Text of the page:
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Photo by Robert X. Fogarty
by Sara Bavar
“Do what you can, where you can, with what you have.”
~ Theodore Roosevelt
If you’ve never heard of Katherine Miller, Vice President of Impact for the James Beard Foundation - take note. She is changing the parameters of the modern chef as the mastermind behind the Chef Action Network (CAN), in partnership with the James Beard Foundation and it’s signature training program, the Chefs Boot Camp for Policy and Change. The mission behind CAN is to provide chefs with a platform of support and networks to help bring out their inner advocate and invoke multifaceted policy change.
In addition to having spearheaded and developed social responsibility campaigns for TIAA-CREF, Bill and Melinda Gates Foundation, MacArthur Foundation, and the United Nations Foundation - Miller was also named one of "The 2017 Most Innovative Women in Food and Drink" by Fortune and Food & Wine.
Most recently, Miller has been using her voice in solidarity for the Black Lives Matter movement through the James Beard Foundation when they publicly acknowledged their lack of diversity and inclusion amongst their “all-White leadership team and an overwhelmingly White board of trustees.” The Foundation goes on to recognize the oppressive culture of the food and beverage industry towards people of color and has committed to substantial and sustainable changes to the organization and industry, in an effort to guarantee more inclusivity and the elimination of systemic racism.
DLISH was able to catch-up with Miller in late May and talk a little about what the industry will possibly look like post COVID-19 as well as what the James Beard Foundation is doing to help boost morale.
James Beard Foundation Stand with Black Lives Matter
Sara Bavar: What are some possible outcomes/dangers for the Food & Beverage industry post COVID-19?
Katherine Miller: The reality is that our industry has been changed forever by this crisis. Every restaurant has had to reimagine how hospitality manifests for every staff member, every farmer, and every customer. Reimagining how we operate is challenging but it is also a tremendous opportunity to build new business and new operating models that will be needed.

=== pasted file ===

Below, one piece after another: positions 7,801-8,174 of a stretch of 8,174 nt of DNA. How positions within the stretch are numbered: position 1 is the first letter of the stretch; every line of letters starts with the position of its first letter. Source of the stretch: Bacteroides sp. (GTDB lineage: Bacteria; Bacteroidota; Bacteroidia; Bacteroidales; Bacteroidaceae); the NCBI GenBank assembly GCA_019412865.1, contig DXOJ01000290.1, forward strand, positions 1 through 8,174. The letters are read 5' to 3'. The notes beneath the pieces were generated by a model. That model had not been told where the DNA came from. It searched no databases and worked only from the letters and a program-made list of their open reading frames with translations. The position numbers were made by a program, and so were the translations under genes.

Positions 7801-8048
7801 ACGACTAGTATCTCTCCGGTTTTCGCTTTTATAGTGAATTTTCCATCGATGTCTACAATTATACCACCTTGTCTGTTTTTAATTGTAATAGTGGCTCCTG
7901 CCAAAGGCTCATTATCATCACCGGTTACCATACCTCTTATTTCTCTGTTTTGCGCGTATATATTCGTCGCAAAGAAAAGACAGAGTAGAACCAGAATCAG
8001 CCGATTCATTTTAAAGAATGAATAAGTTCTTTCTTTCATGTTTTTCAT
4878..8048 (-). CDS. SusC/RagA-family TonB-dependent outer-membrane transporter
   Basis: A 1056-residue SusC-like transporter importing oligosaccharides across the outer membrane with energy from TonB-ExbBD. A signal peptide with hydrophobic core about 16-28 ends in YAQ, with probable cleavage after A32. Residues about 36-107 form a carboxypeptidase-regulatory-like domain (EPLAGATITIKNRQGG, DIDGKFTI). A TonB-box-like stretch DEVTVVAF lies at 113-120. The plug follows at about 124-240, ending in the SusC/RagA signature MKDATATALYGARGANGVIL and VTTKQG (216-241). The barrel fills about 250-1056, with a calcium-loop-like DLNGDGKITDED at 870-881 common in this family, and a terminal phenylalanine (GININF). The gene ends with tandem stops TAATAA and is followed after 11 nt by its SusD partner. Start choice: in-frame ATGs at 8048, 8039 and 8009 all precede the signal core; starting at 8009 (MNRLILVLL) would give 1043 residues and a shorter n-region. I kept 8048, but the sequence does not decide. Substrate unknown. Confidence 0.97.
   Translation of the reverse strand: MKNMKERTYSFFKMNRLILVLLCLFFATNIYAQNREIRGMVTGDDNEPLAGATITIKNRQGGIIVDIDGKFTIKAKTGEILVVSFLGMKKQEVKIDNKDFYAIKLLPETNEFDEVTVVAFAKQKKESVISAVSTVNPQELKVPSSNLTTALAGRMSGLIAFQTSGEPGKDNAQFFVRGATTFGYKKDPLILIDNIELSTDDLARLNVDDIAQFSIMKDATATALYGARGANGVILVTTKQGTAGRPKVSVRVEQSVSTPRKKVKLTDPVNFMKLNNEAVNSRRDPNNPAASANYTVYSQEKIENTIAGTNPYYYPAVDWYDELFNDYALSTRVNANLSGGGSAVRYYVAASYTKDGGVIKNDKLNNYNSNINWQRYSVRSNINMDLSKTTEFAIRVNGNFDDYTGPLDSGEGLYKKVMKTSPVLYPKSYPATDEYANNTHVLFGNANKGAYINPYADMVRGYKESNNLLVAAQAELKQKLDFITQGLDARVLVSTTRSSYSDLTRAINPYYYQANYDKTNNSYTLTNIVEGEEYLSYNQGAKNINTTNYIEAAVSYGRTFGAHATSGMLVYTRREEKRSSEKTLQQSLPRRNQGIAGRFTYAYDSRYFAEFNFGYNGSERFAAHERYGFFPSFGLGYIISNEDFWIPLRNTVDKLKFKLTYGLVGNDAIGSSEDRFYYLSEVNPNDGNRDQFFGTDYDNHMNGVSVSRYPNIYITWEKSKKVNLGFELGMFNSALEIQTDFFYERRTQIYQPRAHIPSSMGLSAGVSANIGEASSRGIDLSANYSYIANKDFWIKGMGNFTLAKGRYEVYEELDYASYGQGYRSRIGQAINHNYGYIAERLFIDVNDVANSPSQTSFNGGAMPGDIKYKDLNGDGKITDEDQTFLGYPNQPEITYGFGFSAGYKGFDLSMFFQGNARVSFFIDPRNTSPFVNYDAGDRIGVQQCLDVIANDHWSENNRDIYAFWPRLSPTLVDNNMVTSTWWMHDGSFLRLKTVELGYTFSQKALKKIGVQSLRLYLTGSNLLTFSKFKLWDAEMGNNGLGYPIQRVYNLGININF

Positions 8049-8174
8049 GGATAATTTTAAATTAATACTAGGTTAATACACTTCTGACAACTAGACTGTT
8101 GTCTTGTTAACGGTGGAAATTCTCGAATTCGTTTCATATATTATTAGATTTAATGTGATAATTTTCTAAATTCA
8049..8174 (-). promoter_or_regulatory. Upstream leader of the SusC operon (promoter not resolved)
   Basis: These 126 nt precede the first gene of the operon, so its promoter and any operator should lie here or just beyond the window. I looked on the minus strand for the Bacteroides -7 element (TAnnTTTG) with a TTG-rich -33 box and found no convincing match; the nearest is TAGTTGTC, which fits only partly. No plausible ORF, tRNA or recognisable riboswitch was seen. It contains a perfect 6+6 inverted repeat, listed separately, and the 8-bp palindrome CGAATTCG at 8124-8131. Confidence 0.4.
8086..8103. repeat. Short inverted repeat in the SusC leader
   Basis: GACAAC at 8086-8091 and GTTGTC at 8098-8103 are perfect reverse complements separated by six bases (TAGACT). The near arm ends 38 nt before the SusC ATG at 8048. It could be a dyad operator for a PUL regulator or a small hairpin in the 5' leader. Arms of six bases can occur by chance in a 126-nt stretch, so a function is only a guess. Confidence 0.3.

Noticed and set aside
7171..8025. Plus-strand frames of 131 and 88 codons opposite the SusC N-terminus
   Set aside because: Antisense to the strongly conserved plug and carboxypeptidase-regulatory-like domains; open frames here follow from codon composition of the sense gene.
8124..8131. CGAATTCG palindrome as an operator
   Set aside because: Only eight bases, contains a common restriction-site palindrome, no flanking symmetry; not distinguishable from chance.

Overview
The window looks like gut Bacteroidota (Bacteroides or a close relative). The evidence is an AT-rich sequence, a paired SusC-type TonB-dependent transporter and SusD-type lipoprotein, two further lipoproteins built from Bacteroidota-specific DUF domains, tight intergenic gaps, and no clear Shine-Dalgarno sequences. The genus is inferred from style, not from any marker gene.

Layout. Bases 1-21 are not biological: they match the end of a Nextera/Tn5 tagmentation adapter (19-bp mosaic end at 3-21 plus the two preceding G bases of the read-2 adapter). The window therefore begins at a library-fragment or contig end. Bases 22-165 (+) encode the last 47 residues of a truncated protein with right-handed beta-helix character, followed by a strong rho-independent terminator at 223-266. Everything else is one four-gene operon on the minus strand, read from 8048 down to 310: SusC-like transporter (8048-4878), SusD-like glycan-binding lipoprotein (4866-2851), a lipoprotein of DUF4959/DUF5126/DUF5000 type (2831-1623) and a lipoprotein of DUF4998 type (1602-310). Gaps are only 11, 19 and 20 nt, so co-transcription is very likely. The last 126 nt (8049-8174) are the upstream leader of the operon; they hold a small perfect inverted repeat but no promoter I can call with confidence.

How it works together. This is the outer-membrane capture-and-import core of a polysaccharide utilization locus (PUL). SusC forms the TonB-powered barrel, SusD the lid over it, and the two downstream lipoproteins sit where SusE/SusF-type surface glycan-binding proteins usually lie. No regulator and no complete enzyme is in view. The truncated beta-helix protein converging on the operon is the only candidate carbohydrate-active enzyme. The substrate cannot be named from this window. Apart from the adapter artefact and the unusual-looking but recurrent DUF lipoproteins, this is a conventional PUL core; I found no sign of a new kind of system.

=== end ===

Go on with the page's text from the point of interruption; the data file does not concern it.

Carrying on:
Dining is about fun, enjoyment, and nourishment, but it is also about trust. There are things that customers may want to see or restaurateurs may want to do to convey a sense of safety and security. Making people feel safe and making sure they are safe are both important. And everyone ought to be as careful as possible to make sure diners and staff are not put in harm’s way. Part of JBF’s efforts to develop a thorough health & safety protocol is going to be how we maintain the trust and comfort that diners have already had with the industry.
The Foundation is continuing to gather necessary resources such as our new reopening guide in partnership with the Aspen Institute and has committed its full staff and programs for the next 12-18 months to Open For Good, a campaign to support the recovery and rebuilding of an independent restaurant industry that is stronger than ever.
Chefs Boot Camp for Policy & Change James Beard Foundation
SB: The recent announcement of the 2020 James Beard Award Nominees will, no doubt, have a positive impact on raising the morale of the industry. Was this one of the driving forces for moving forward with the award ‘ceremony’?
KM: It was clear to us at the Foundation that those whose work in 2019 led them to be selected as a semifinalist—and perhaps ultimately a nominee or a winner—deserved the recognition they earned. Before we decided to move forward with this year’s Awards ceremony, we consulted several industry leaders who unanimously felt the Awards could offer a glimmer of hope to an industry looking for light in a very dark time. Therefore, we decided to proceed with a virtual ceremony, announcing the nominees on May 4, the date originally intended for our 30th-anniversary ceremony and celebration in Chicago.
We were all united that we want every James Beard Award winner to have a chance to have their moment in the spotlight.
SB: Aside from donating to the James Beard Foundation Food and Beverage Industry Relief Fund, what else can individuals do to support the industry?
KM: We can all do our part to support the industry. If you love the restaurants in your community, be sure to continue to order takeout from them during this time of transition back to dine-in eating. Make sure to keep buying gift certificates, t-shirts and products. Let the owners and staff know that you’ll support them when they reopen. You can also lend your voice in support of the policy changes that restaurants need to survive and rebuild.
The pandemic has shone a light on just how fragile the restaurant industry really is, especially for chefs of color and women.
The Foundation is committed to helping restaurants and chefs make it through this time. Encourage people outside of the industry to actively participate in the rebuilding process through education and sharing stories of those affected. It is important to note, that almost every old culinary culture has been through a pandemic, and people are still eating and sharing. There’s a resilience built in our need of commensality.
Click here to learn more about Katherine Miller and The James Beard Foundation